(Reuters) – President Barack Obama extended his lead over Republican Mitt Romney to seven percentage points because of increased support from independent voters and some optimism over the economy, a Reuters/Ipsos poll showed on Tuesday.
Obama was backed by 49 percent of registered voters in a telephone poll conducted from May 3-7, compared to 42 percent who supported his likely rival in November’s presidential election. In April, the poll showed Obama leading Romney 47 percent to 43 percent.
Obama’s overall approval rating among the 1,131 adults surveyed was 50 percent, up one point from last month, while 47 percent said they disapproved of how he handles his presidency.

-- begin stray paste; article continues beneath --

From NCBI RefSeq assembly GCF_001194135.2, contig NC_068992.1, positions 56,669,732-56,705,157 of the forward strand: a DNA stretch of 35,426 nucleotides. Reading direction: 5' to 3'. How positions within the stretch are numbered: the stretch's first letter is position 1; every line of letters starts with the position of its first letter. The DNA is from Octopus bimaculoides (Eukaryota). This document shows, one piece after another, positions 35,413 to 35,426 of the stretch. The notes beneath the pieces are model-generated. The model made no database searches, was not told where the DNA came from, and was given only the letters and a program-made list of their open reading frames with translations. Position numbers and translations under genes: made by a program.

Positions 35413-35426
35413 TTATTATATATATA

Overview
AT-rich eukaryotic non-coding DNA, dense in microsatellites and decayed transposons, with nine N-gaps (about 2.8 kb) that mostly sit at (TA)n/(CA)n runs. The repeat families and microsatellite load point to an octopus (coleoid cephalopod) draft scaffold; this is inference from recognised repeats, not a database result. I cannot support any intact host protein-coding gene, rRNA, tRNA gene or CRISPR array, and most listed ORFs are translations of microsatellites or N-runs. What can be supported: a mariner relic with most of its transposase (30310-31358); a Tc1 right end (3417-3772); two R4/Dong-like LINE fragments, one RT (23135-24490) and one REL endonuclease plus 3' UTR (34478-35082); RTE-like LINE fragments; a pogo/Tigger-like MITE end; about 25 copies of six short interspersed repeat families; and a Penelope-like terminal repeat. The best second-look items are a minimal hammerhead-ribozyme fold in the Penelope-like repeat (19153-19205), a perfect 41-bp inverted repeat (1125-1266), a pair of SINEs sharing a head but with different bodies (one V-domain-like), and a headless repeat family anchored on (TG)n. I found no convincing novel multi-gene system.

“The economy continues to chug along. Presidential ratings are correlated fairly closely with economic optimism and when the public sees things like unemployment going down and other signs of economic recovery, they are more inclined towards voting for the status quo – which in this case is to keep the incumbent in office,” said Ipsos pollster Julia Clark.